After a demoralizing loss in the special congressional election in New York, Republicans are admitting that the Medicare issue is hurting them at the polls. Since House Republicans overwhelmingly voted in favor of Wisconsin Republican Rep. Paul Ryan's plan to change Medicare into a voucher-based private system, Democrats have hammered them for trying to gut Medicare, and the attacks are working. But for Republicans, there's no going back. They'll have to stand by their votes and continue to push for the plan. And that just might work to win back public sentiment on the issue. [Read: New York Special Election Medicare Fight Enters Spin Mode.]
With Republicans unanimously behind Ryan's budget plan, the GOP still has a little bit of leverage to demand some sort of Medicare cost-cutting as part of a compromise to raise the debt ceiling, and Senate Minority Leader Mitch McConnell is demanding that Democrats agree to do just that. If they manage to work out a deal on the issue as negotiations continue over the summer, it would complicate the Democrats' message and give the Republicans some bipartisan cover to explain their votes. It also may be the last chance to truly deal with Medicare spending, which budget experts say will become the biggest source of long-term federal debt. But working out a deal with Democrats won't be easy, especially now that they've gotten some momentum on the Medicare issue. "Republicans are looking for some way of reducing their political exposure here, and so they would like to get some agreement on Medicare savings," says Thomas Mann, a political expert at the Brookings Institution. "But Democrats will almost certainly not agree to that, without Republicans agreeing to some tax revenue increase. So, my guess is they won't do much with it."
Both parties are still looking at Medicare reforms as part of a deficit-reduction measure. In a briefing with reporters, House Minority Whip Steny Hoyer said that Medicare reforms are still "on the table." House Majority Leader Nancy Pelosi also threw out a few ideas for how to trim Medicare costs, including allowing the program to negotiate over drug prices and cutting down on medical fraud. Yet, all but five Republican senators supported Ryan's plan when pushed to a vote by Democrats eager to embarrass them, with one Republican senator objecting that it didn't go far enough. (It was defeated, 40-57.) Earlier this month, the so-called Gang of Six senators seeking a bipartisan debt compromise lost one of its Republican members over rancorous discussions on Medicare spending. [Check out a roundup of political cartoons on the budget and deficit.]
There are plenty of ideas out there about how to cut Medicare's costs in the future. President Obama proposed beefing up some of the provisions of the Affordable Care Act, including an oversight board that rates the efficiency of Medicare procedures. The president's fiscal commission included some relatively modest Medicare savings, including freezing and slowly cutting doctor reimbursement rates and changing or eliminating its long-term care insurance program. A second commission, cochaired by former Clinton Budget Director Alice Rivlin and former New Mexico Republican Sen. Pete Domenici, also created a voucher-based premium support system, but only as an optional alternative to the regular Medicare, not as a replacement. What will be difficult is finding a Medicare savings compromise which is palatable to Democrats, but also satisfies Republican promises to trim trillions of dollars off future spending. "I'm not sure how you stay in traditional Medicare and make the kind of cuts they're looking for," says Michael Tanner, a political analyst with the libertarian Cato Institute.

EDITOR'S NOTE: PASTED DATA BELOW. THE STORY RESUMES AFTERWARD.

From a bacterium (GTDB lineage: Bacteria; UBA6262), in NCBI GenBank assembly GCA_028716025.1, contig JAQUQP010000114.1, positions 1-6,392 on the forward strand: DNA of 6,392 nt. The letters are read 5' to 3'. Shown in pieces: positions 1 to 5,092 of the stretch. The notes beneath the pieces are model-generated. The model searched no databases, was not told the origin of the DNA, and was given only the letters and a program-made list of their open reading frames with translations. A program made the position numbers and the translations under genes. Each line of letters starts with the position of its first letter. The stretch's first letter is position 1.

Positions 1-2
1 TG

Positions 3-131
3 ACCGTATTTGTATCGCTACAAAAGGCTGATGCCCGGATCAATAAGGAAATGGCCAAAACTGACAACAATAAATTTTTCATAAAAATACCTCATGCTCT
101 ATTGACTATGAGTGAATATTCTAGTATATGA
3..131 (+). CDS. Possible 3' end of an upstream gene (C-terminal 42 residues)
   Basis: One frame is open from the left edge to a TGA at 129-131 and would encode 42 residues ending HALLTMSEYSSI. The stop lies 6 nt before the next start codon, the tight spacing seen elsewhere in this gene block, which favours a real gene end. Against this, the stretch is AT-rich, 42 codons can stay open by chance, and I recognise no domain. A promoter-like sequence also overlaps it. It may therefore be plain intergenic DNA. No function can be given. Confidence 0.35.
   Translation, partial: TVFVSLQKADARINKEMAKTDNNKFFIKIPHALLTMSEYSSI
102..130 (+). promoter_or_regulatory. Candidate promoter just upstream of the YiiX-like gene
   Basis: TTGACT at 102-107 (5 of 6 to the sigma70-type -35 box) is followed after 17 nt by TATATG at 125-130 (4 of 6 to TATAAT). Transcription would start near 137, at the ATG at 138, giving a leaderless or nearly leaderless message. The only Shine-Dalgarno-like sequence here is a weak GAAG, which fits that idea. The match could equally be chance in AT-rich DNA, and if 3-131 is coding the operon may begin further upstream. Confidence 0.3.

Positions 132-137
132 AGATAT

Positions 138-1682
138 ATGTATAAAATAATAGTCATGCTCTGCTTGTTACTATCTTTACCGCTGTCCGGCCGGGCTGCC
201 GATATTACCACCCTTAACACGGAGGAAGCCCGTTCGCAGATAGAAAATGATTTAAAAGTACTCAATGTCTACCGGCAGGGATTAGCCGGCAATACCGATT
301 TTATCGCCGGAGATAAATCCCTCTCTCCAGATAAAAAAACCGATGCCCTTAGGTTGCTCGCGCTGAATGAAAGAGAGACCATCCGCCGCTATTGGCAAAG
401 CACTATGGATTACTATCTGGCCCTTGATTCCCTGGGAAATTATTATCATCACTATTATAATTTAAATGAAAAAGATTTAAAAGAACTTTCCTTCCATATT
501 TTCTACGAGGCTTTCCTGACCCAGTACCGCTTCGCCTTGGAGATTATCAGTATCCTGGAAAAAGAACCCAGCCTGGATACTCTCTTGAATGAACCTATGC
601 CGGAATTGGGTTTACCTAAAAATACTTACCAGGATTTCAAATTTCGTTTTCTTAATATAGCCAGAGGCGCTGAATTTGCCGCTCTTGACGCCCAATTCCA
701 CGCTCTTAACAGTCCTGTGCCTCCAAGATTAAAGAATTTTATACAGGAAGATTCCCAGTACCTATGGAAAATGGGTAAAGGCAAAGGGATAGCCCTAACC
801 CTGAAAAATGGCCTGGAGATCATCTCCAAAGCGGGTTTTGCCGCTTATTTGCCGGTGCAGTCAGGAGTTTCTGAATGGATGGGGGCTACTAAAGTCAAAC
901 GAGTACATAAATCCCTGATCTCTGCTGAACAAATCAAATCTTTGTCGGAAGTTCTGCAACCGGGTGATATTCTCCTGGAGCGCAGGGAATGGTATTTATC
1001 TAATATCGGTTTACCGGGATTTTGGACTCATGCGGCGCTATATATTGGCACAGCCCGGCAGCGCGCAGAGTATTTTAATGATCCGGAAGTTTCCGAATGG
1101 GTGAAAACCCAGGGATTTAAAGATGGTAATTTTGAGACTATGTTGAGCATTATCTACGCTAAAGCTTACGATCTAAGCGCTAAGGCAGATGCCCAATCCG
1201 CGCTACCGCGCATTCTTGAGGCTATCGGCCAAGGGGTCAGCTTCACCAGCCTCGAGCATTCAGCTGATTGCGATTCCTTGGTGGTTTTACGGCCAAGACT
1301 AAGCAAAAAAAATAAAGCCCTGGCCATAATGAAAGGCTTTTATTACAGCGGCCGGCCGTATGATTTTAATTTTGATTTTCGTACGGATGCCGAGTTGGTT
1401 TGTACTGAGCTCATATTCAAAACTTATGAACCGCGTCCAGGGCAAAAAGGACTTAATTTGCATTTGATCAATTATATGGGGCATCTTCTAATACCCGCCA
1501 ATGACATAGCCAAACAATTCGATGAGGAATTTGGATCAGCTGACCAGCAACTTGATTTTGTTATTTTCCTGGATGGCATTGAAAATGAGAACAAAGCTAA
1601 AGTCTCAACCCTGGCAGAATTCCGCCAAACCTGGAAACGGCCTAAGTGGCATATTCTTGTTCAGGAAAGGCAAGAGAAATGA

For Republicans, the Ryan plan has been a tough lesson in the difference between campaigning and governing—one that Democrats learned all too well after the healthcare reform law lead to electoral defeats in 2010. Ryan had announced his plan before the midterm elections, but few Republicans went near it, focusing their campaigns on the record of the Obama administration. That worked as a campaign for an out-of-power party, but now that Republicans have partial control of Congress, they have their own plans to defend. By sticking with a tough stance on Medicare reform, the GOP was likely hoping that they could keep their party unified and force greater policy concessions out of the White House. That worked with the 2011 budget negotiations, when Republicans held their caucus together by upping the ante on budget cuts after their initial proposal nearly provoked a revolt from ultra-conservative members. [Vote now: Should Paul Ryan's budget plan become law?]